Like most everyone else who has a shop of some sort, I have been struggling to discover "THE" perfect stock storage solution for many years and
I'm still at it.
This page simply tells where I have gotten to by now.
---Nobody said this was going to be neat.
First, I try to sort Mild steel (hot and cold rolled) from non-ferrous metals(which are sorted by type)
Then, I attempt to sort materials by cross sectional shape:
-Other, including Angle, Channel, etc..
Then I sort by length.
I do this so I can, hopefully, find it easy to locate the shortest possible piece of stock for the job at hand.
Drops (Under 6" in length)
Stored in coffee cans under my central work bench
Shorts (Under 18" in length)
Stored in an old office "side cabinet" that has 5 drawers. One of the drawers is devoted to the "rounds' and a secnd drawer is dedicated to anything that is rectangular
3 feet to 5 feet
Stored standing up in 5 gallon metal pails.
Over 5 feet but less than 9 feet
Stored in a small 6-section vertical rack in the forging area
Over 9 feet but less than 12' 1"
Stored in a horizontal rack that is 2 1/2 feet high and 8 inches deep that is sandwiched in behind my lathe, trip hammer and forge on the south wall of the machine/blacksmith shop.
Left end view
Right end view
12 feet to 17 feet and bulky
This metal is stored in an old 17 feet in diameter metal grainary that was left over from our hobby farming days. I also store blacksmithing coal and coke here.
Some of this material is stored in the same building where our rough sawn lumber is kept. I have simple racks along one wall for this purpose.
Sheet and Plate Goods
These materials are stored in an unheated corner of the car garage, mostly standing up so they don't take up too much room.
Some plates that are 5/8" thick or more are stored in the grainary mentioned above.
All tool steels are stored in one corner of the machine shop, vertically. This is a 1 foot by 2 1/2 foot space behind a door, in an area that couldn't be used for anything else.
The tool steel pieces are all individually marked.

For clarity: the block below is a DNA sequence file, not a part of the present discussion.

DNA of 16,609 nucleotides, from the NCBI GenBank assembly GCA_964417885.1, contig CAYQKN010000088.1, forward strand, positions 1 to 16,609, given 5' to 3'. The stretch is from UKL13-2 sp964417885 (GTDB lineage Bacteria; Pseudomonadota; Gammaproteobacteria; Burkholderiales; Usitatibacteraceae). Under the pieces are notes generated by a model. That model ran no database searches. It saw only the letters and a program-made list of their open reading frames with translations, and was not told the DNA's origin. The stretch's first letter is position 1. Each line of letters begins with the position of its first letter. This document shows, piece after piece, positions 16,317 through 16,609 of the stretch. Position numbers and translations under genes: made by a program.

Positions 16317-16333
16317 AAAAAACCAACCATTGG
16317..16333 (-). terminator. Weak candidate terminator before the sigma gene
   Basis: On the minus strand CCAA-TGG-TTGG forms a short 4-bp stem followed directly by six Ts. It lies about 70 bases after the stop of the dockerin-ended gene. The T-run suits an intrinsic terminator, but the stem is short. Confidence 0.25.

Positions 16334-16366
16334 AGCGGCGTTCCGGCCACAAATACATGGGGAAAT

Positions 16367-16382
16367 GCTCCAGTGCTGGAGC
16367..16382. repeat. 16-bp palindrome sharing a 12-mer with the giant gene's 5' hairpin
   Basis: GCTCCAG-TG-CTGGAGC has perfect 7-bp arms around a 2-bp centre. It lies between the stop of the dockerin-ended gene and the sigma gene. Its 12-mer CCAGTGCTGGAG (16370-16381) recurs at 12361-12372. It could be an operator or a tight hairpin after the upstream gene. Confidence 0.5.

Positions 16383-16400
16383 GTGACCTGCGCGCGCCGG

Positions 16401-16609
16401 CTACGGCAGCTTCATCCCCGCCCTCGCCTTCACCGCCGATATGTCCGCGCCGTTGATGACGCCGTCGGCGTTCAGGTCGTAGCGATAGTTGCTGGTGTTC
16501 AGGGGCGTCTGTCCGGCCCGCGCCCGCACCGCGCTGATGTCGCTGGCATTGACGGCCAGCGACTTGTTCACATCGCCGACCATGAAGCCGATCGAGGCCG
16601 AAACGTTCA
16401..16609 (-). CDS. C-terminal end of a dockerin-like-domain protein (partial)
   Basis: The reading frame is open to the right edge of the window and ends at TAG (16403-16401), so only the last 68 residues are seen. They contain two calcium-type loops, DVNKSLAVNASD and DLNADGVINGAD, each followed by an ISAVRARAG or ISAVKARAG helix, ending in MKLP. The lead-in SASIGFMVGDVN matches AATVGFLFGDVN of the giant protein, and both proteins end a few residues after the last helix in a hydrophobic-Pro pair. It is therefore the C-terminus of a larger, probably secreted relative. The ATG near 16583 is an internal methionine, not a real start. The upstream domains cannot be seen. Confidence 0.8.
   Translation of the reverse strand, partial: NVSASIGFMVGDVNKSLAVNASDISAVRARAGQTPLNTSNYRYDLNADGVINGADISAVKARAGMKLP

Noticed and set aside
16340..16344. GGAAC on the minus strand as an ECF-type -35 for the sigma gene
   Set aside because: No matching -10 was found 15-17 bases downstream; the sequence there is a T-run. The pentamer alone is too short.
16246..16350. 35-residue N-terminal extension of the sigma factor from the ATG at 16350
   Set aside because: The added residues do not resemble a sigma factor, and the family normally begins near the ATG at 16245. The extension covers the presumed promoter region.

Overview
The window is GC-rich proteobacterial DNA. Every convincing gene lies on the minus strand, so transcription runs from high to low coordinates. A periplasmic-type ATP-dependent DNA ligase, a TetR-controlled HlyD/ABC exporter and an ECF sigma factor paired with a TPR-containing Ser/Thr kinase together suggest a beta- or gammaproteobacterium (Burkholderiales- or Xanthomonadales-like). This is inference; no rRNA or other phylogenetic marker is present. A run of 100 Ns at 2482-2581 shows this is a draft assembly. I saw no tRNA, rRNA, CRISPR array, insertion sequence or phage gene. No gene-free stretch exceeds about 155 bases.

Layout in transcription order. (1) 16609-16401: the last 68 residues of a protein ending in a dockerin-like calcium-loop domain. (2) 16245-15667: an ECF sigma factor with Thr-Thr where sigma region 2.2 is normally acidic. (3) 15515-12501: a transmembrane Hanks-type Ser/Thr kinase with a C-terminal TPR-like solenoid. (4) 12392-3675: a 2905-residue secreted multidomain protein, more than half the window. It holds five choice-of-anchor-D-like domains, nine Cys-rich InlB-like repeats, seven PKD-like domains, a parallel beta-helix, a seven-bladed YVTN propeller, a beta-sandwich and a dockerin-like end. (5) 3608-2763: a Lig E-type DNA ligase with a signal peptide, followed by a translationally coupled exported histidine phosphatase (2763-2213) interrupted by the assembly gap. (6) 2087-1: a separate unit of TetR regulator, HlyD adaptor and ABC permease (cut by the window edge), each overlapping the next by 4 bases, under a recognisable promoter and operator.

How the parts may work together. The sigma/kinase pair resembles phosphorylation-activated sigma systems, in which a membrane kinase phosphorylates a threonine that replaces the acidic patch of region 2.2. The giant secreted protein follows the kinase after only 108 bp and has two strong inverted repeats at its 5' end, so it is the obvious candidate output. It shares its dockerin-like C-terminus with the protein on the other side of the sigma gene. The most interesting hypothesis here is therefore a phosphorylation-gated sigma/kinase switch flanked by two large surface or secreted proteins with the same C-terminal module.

This allows me to simply stick them into the 2 five gallon pails that fit back there.
Rough sawn lumber
1st year after sawing:
I always stack and sticker freshly cut wood outside under cover for the first year. By doing it this way, the wood gets enough ventilation that it doesn't mildew or rot where it contacts the stickers. These stacks are just outside of our main wood storage building.
After one year of drying outside
Once the wood has begun to dry, I move it inside of our 22' X 54' wood storage building, stacked and stickered again. Once the wood is as dry as it is going to get, I may stand the long stuff up, as vertically as I can, in that same building.
Some of this wood is moved into the wood shop, where I can handle several hundred board feet at the top of a couple of 8 foot high sections of shelving.
I have also stored several hundred bf above the woodshop in the attic.
I usually try to store planed lumber and other finished goods inside the woodshop, although I have several hundred bf of stock in the woodshop attic.
High quality sheet goods are stored inside the woodshop, standing vertically against a wall that hasn't gotten filled up with machinery yet.
Lower grade plywood, etc. is stored in the wood storage building or in the woodshop attic.
Short pieces that are "too good to toss"
I try to categorize this stock by length and store the pieces upright in plastic pails.